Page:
29. Diagnosis and Differential For paroxysmal symptoms (such as paroxysmal dysarthria, tonic spasms, or paroxysmal sensory symptoms) to be considered an attack, symptoms must be recurrent over at least 24 hours. Katz Sand, Ilana B. MD; Lublin, Fred D. MD, FAAN, FANA. Diagnosis and Differential Diagnosis of Multiple Sclerosis. CONTINUUM: Lifelong Learning in Neurology. 2013; 19:(4): 922-943.

    30. Diagnosis and Differential Once multiple sclerosis has been established as the most likely etiology of the symptoms, the clinician must evaluate for evidence of: • dissemination in space, which requires involvement of multiple areas of the CNS • dissemination in time, which requires ongoing disease activity over time. Katz Sand, Ilana B. MD; Lublin, Fred D. MD, FAAN, FANA. Diagnosis and Differential Diagnosis of Multiple Sclerosis. CONTINUUM: Lifelong Learning in Neurology. 2013; 19:(4): 922-943.

    31. Diagnosis and Differential DIS criteria may be satisfied on clinical grounds alone if the patient has: • objective clinical evidence of involvement of at least two CNS sites • or objective clinical evidence of one lesion with reasonable historical evidence of another site being affected. Katz Sand, Ilana B. MD; Lublin, Fred D. MD, FAAN, FANA. Diagnosis and Differential Diagnosis of Multiple Sclerosis. CONTINUUM: Lifelong Learning in Neurology. 2013; 19:(4): 922-943.

    32. Diagnosis and Differential Objective clinical evidence may include: • findings on neurologic examination • abnormal visual evoked potentials in a patient with a history of visual loss • evidence of a demyelinating lesion on MRI that would explain prior symptoms. Katz Sand, Ilana B. MD; Lublin, Fred D. MD, FAAN, FANA. Diagnosis and Differential Diagnosis of Multiple Sclerosis. CONTINUUM: Lifelong Learning in Neurology. 2013; 19:(4): 922-943.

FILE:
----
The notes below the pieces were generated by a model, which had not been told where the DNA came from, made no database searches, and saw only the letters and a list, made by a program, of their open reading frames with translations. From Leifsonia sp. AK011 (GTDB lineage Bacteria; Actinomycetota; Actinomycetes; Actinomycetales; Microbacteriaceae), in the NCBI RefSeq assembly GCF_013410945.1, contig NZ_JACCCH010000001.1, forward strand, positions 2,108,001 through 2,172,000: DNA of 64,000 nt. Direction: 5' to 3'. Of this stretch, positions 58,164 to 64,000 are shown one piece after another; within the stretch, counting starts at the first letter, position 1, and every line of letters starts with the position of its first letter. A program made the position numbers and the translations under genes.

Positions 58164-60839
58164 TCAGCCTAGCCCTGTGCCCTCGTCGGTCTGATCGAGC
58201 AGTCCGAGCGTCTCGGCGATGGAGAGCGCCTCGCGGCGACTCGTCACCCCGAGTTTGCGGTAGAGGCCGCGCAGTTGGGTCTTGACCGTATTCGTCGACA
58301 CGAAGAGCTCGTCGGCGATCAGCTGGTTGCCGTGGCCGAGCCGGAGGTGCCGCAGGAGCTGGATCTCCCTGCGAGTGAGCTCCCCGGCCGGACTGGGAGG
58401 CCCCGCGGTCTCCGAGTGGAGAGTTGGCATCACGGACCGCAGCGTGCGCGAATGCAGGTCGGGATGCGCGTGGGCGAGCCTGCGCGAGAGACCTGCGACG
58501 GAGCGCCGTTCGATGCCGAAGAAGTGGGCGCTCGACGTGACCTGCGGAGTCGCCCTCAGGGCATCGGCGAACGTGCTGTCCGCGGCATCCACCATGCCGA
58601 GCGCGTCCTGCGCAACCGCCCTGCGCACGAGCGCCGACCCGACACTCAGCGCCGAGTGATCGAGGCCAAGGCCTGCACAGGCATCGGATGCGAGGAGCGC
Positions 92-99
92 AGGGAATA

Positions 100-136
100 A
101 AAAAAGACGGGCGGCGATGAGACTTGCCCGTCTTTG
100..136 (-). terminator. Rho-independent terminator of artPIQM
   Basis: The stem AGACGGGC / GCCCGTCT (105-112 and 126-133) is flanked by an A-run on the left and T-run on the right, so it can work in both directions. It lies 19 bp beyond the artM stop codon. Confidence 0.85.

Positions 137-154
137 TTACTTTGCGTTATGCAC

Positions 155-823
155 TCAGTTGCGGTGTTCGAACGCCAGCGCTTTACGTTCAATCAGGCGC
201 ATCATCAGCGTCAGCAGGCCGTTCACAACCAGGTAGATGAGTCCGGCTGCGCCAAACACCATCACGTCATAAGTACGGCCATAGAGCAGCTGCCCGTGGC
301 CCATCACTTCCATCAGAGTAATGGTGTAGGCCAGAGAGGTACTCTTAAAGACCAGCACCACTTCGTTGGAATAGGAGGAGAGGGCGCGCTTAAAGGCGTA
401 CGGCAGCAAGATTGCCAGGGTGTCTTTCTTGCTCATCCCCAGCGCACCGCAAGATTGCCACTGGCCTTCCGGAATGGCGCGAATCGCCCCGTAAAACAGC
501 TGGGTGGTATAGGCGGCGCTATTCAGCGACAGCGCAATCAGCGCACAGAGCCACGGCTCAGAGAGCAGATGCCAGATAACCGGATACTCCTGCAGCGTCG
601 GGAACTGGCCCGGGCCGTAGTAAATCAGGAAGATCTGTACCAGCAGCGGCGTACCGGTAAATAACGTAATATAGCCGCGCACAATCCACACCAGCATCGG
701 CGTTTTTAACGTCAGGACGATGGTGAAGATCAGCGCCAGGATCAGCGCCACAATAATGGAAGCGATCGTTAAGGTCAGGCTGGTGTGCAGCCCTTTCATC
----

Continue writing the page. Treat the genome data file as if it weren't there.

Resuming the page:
33. Diagnosis and Differential • If there is only objective clinical evidence of one lesion, DIS may be established by applying the MRI criteria. • The revised McDonald 2010 DIS MRI criteria are based on recommendations from the European multicenter collaborative research network that studies MRI in MS (MAGNetic Resonance In Multiple Sclerosis, or MAGNIMS) Katz Sand, Ilana B. MD; Lublin, Fred D. MD, FAAN, FANA. Diagnosis and Differential Diagnosis of Multiple Sclerosis. CONTINUUM: Lifelong Learning in Neurology. 2013; 19:(4): 922-943.

    34. Diagnosis and Differential Dissemination-in-space MRI criteria now require at minimum only two lesions: at least one T2 lesion in at least two of the four sites typically affected by multiple sclerosis (periventricular, juxtacortical, infratentorial, or spinal cord).

    35. Diagnosis and Differential • DIT criteria may be satisfied on clinical grounds alone if the patient has a history of at least two attacks • If the patient has a history of one attack, MRI criteria may be applied to establish DIT. Katz Sand, Ilana B. MD; Lublin, Fred D. MD, FAAN, FANA. Diagnosis and Differential Diagnosis of Multiple Sclerosis. CONTINUUM: Lifelong Learning in Neurology. 2013; 19:(4): 922-943.

    36. Diagnosis and Differential • Under the 2010 criteria, DIT can be established with the development of a new T2 lesion at any time, compared to a baseline scan performed at any time • In certain cases, DIT can actually be established with a single MRI scan Katz Sand, Ilana B. MD; Lublin, Fred D. MD, FAAN, FANA. Diagnosis and Differential Diagnosis of Multiple Sclerosis. CONTINUUM: Lifelong Learning in Neurology. 2013; 19:(4): 922-943.